Tip of the Iceberg Disorders

February 1, 2018 12:22 PM
 
Milk fever and ketosis lurk below the surface.

Historically in the dairy industry, rates of clinical hypocalcemia (milk fever) and ketosis were high. More recently dairies have done a better job controlling these two disorders through more precise nutrition, appropriate pen moves and better facilities. While a dairy producer might not see high rates of clinical ketosis and milk fever, these two disorders might still lurk under the surface at a subclinical level, causing a negative economic impact on the farm.

The Unseen

A cow with clinical hypocalcemia is likely near calving and unable to rise due to blood calcium levels. If your veterinarian analyzed blood from these cows, blood calcium levels would be below normal. Research has shown on most farms, 50% of more mature cows are affected by subclinical hypocalcemia. This is defined as a cow that is still able to rise, but has a reduced blood calcium level (less than 8.5 mg/dL) within 24 to 48 hours after calving.

Even though clinical hypocalcemia incidence might be low on your farm, the rate of subclinical hypocalcemia could still be high and negatively affecting your mature cows. If you aren’t convinced, take blood samples from at least 10 mature cows within 24 hours after calving to see where you stand.

A cow with clinical ketosis is a cow that has a reduced appetite, lethargy and high circulating blood ketone levels. This typically occurs within the first 21 days after calving. If your veterinarian analyzed blood from these cows, you would typically see levels of blood ketones above 3.3 mmol/L.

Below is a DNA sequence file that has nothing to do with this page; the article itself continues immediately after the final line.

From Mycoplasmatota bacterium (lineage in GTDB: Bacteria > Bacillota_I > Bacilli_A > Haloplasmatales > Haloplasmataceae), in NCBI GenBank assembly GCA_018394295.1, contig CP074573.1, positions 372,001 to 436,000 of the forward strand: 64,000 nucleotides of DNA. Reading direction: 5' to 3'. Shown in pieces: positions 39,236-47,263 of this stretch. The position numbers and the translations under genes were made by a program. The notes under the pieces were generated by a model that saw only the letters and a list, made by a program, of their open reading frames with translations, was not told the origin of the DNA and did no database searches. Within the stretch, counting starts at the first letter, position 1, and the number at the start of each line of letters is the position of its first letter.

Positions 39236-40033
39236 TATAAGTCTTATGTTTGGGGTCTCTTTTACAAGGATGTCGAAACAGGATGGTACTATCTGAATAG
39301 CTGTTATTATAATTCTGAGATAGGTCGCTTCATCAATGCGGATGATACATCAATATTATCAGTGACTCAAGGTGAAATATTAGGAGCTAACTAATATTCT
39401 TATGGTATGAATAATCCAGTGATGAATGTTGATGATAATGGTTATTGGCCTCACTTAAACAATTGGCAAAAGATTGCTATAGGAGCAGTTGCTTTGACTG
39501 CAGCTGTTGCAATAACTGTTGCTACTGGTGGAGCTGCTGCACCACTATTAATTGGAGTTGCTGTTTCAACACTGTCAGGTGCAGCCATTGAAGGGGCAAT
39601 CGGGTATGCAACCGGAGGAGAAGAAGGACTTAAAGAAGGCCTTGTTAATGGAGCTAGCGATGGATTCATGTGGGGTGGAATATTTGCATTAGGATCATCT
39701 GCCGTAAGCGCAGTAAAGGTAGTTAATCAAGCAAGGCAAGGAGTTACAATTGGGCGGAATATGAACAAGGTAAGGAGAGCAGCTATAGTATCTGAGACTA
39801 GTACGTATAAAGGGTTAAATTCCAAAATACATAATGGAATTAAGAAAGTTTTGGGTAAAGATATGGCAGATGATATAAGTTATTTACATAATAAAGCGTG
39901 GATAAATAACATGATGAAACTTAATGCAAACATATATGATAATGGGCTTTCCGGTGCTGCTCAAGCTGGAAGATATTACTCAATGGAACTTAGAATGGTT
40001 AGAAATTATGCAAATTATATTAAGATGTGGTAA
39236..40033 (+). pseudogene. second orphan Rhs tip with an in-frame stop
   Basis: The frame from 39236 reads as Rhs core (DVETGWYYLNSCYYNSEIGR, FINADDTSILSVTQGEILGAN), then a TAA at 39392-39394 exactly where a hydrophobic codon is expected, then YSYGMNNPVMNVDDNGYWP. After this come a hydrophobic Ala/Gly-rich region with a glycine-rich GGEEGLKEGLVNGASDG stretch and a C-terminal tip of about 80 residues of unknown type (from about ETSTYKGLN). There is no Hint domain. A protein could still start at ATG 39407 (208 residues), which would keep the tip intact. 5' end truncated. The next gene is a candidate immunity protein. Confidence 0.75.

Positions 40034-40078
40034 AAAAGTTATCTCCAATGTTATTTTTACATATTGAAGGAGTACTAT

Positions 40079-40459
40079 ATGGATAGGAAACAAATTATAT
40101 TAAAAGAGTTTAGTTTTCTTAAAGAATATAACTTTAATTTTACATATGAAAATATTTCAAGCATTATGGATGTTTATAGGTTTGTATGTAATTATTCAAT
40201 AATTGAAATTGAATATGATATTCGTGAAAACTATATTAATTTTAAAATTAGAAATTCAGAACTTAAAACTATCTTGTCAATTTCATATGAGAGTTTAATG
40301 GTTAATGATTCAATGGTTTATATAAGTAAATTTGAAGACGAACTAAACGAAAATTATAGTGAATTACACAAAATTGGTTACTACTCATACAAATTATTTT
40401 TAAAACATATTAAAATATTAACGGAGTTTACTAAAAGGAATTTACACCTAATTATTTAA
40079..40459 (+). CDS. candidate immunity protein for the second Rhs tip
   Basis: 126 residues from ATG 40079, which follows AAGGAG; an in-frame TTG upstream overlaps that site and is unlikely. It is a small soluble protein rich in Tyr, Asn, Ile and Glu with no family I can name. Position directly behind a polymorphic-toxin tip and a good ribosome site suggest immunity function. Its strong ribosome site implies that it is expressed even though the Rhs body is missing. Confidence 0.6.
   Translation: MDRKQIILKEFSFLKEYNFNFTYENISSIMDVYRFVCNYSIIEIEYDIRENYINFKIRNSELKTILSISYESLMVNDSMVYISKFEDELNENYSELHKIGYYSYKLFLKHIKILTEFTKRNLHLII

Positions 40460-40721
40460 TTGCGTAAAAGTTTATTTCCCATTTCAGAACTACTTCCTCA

Subclinical ketosis is much more common. It is defined as a cow that does not appear sick and has a normal appetite but has blood ketone levels between 1.2 and 3.3 mmol/L. Some research suggests for every one cow affected by clinical ketosis, there are potentially five more cows affected by subclinical ketosis, but this varies from farm to farm. If you still aren’t convinced subclinical ketosis is an issue, obtain a blood ketone meter and draw blood twice weekly from cows three to 16 days in milk. Make sure you share all these results with your nutritionist and veterinarian.

With both subclinical hypocalcemia and ketosis, cows might never require treatment. At first glance, producers might not be able to notice anything wrong with these cows unless they conduct more in-depth testing. 

Why Does it Matter?

First of all, ketosis and hypocalcemia can occur at high levels without obvious signs.

Second, the downstream effects cannot be understated. Because both diseases predispose cows to other transition issues, they are considered gateway disorders. Subclinical and clinical hypocalcemia predispose cows to mastitis, metritis and ketosis in the first 30 days in milk. Ketosis predisposes cows to metritis and displaced abomasum. Both diseases are financially important because they affect first-service conception rates, peak milk levels and increase risk of culling or death in the first 60 days in milk.

Consider paying closer attention to prefresh and dry cow groups to maximize fresh cow health, increase early lactation production, improve reproduction and reduce cows culled or dead by 60 days in milk. Create the team approach between your veterinarian, farm management and nutritionist to make a plan to minimize the impact of these disorders. Look below the tip of the iceberg to find where your dairy could be losing money.

 

Gabe Middleton is a partner with Mel Wenger at Orrville Veterinary Clinic, Orrville, Ohio. He serves bovine, equine, small ruminant and small animal clients.

Note: This article appears in the January 2018 magazine issue of Dairy Herd Management

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